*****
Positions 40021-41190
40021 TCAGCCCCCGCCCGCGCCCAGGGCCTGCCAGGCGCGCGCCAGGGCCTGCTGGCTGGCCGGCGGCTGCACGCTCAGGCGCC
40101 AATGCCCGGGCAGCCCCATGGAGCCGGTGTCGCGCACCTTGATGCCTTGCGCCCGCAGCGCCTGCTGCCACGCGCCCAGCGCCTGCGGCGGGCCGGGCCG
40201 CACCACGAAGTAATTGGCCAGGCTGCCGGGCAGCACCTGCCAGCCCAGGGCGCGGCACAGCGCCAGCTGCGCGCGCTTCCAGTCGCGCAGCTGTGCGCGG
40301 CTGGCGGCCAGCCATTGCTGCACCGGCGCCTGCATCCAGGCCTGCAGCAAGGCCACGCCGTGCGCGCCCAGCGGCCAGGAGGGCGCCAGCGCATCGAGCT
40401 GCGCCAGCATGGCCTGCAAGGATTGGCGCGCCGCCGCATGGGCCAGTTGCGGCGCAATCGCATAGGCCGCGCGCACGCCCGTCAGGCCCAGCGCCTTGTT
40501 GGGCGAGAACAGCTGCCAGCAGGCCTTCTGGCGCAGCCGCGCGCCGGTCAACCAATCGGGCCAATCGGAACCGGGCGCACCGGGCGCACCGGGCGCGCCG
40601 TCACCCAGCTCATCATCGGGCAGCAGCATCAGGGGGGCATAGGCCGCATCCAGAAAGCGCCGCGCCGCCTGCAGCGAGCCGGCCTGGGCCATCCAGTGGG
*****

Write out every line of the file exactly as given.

Positions 40021-41190
40021 TCAGCCCCCGCCCGCGCCCAGGGCCTGCCAGGCGCGCGCCAGGGCCTGCTGGCTGGCCGGCGGCTGCACGCTCAGGCGCC
40101 AATGCCCGGGCAGCCCCATGGAGCCGGTGTCGCGCACCTTGATGCCTTGCGCCCGCAGCGCCTGCTGCCACGCGCCCAGCGCCTGCGGCGGGCCGGGCCG
40201 CACCACGAAGTAATTGGCCAGGCTGCCGGGCAGCACCTGCCAGCCCAGGGCGCGGCACAGCGCCAGCTGCGCGCGCTTCCAGTCGCGCAGCTGTGCGCGG
40301 CTGGCGGCCAGCCATTGCTGCACCGGCGCCTGCATCCAGGCCTGCAGCAAGGCCACGCCGTGCGCGCCCAGCGGCCAGGAGGGCGCCAGCGCATCGAGCT
40401 GCGCCAGCATGGCCTGCAAGGATTGGCGCGCCGCCGCATGGGCCAGTTGCGGCGCAATCGCATAGGCCGCGCGCACGCCCGTCAGGCCCAGCGCCTTGTT
40501 GGGCGAGAACAGCTGCCAGCAGGCCTTCTGGCGCAGCCGCGCGCCGGTCAACCAATCGGGCCAATCGGAACCGGGCGCACCGGGCGCACCGGGCGCGCCG
40601 TCACCCAGCTCATCATCGGGCAGCAGCATCAGGGGGGCATAGGCCGCATCCAGAAAGCGCCGCGCCGCCTGCAGCGAGCCGGCCTGGGCCATCCAGTGGG